Chatwin’s Utz, Nabokov’s short stories, Woolf’s Orlando, Sharon Olds’ Stag’s Leap, Joan Didion’s Slouching Towards Bethlehem and The White Album, Lydia Davis’ short stories, anything by Neil Gaiman, Hemingway’s A Moveable Feast, Mary Oliver’s poetry, Capote’s Breakfast at Tiffany’s, Pessoa’s Book of Disquiet.

What is your writing regimen?

Erratic at best, when I’m not working on a manuscript. Once I begin writing, though, it’s a 9 to 5 job. Most unromantic, I know, but it’s the only way to get the book done.

Tell us about two books/ authors you loved and two you did not. (Feel free to add to the numbers.)

Most recently Leila Slimani and her devastatingly good Lullaby as well as Lena Andersson’s Acts of Infidelity. Couldn’t possibly not mention Deborah Levy’s incredibly moving Things I don’t Want to Know and The Cost of Living. To everyone’s tremendous surprise, John Williams Stoner failed miserably for me, as did almost everything by Pamuk. And Henry James.

Do you usually have an idea of the end when you start writing or do you find out along the way, even get surprised perhaps by how the story ends?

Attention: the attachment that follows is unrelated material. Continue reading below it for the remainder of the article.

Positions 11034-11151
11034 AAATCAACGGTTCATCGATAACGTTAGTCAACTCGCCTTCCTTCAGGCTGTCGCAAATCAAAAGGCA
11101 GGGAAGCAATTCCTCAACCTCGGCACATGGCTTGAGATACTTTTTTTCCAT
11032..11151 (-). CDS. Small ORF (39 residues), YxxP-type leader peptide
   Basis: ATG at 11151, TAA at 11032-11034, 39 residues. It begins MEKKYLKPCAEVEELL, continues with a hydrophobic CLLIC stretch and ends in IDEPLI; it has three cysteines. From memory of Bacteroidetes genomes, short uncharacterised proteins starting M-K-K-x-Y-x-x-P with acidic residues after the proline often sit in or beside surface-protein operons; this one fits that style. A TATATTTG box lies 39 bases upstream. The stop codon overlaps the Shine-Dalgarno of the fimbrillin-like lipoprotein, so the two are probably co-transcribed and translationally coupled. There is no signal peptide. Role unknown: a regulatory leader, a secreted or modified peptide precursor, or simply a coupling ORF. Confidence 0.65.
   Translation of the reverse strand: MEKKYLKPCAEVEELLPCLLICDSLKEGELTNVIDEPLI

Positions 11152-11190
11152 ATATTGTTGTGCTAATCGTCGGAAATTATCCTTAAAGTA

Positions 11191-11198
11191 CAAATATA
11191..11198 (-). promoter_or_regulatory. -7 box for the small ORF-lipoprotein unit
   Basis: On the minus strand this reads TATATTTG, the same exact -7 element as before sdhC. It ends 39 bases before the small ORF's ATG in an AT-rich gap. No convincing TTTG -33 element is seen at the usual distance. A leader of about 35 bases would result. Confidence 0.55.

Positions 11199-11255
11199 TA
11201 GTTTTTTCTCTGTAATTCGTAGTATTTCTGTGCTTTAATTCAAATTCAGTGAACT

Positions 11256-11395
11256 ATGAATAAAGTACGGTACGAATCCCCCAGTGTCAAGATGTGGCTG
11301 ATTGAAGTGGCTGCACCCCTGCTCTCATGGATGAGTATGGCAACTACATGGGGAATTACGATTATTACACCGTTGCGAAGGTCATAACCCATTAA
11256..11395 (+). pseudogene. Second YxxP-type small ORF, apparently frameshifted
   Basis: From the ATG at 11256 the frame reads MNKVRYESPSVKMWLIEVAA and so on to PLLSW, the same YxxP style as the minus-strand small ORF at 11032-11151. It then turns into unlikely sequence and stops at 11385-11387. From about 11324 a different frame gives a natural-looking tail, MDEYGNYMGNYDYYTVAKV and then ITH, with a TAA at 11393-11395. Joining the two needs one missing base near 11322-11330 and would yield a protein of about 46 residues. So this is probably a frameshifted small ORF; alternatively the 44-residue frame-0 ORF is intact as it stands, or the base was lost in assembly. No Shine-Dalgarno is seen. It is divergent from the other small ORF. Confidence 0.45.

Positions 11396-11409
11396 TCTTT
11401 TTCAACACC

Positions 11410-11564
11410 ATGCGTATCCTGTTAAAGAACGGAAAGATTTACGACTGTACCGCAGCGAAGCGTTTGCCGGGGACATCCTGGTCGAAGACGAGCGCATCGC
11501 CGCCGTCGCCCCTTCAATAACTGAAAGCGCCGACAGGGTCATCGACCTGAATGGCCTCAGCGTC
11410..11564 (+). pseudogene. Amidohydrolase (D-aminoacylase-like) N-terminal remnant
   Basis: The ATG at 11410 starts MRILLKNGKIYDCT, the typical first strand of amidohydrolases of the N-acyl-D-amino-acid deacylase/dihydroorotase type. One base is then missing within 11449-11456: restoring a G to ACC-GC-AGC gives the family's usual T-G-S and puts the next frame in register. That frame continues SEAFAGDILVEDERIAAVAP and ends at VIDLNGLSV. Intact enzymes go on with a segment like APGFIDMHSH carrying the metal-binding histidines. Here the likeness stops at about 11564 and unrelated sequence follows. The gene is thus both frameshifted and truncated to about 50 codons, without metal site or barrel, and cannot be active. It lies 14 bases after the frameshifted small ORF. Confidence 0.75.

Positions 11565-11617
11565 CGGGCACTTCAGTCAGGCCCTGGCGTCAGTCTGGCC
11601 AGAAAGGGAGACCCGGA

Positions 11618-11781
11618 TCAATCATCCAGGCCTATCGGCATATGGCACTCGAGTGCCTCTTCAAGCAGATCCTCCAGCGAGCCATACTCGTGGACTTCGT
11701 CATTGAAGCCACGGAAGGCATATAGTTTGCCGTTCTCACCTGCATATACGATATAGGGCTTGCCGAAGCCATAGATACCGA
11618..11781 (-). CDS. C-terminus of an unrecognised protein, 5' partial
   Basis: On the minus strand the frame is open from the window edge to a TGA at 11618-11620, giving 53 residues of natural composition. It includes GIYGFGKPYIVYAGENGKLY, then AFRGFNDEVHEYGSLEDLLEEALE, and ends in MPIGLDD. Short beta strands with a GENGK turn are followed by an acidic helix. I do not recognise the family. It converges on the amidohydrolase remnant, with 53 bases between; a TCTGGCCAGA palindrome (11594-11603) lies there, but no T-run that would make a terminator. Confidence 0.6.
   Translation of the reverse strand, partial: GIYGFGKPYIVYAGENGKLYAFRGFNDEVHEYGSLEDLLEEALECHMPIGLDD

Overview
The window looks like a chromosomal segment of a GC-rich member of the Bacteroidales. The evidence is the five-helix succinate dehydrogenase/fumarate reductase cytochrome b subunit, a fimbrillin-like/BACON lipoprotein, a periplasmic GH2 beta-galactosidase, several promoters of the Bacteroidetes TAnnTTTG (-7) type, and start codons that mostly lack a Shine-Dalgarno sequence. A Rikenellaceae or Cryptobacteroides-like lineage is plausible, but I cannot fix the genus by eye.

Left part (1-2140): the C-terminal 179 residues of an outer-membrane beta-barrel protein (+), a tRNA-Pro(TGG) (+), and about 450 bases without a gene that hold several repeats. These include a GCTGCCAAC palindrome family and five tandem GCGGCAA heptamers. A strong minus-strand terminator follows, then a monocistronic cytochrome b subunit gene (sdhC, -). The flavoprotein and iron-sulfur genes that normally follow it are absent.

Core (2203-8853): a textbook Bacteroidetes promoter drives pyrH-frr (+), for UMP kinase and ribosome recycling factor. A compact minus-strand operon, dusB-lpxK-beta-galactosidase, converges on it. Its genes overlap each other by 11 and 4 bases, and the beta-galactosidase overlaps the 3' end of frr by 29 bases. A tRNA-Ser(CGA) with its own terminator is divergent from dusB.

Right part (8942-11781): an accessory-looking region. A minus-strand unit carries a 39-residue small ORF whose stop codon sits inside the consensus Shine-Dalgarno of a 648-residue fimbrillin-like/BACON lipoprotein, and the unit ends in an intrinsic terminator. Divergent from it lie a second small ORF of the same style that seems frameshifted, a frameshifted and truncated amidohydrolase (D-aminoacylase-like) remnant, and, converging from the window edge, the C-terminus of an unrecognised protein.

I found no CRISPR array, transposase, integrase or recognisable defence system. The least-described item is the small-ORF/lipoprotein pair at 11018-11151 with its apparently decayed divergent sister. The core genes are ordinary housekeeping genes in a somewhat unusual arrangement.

To borrow from a Julian Barnes title, I have a sense of an ending. But I’m never quite entirely sure until I actually get there. Writing for me is like what Margaret Atwood said – driving in the dark and you only see a little ahead at a time.

What changes would you like to see in the publishing industry – either in your country or universally?

A concerted focus on translations, translations, and more translations and the willingness to accept that people can write beyond their ethnic and national borders. To stop expecting certain kinds of books from writers who happen to be “brown” or from an ex-colony. We must be free to follow stories where we will.

What books would you take with you on a three-month retreat in the boondocks?

Joyce’s Ulysses, which, come to think of it, might take me more than three months to read. HarperCollins India’s entire translation list. Javier Marias’ Your Face Tomorrow trilogy. Ferrante’s Napoli series. A big fat poetry anthology. Sujata Gidla’s Ants Among Elephants. Terry Pratchett’s Discworld series, everything from the Murty Classical Library of India.



Neha Mehrotra is a fourth year undergraduate student at Ashoka University majoring in English and journalism. She has previously interned with media outlets like Verve, Outlook, Tuck magazine, Indian Express and The Wire, and wants to now engage with literature.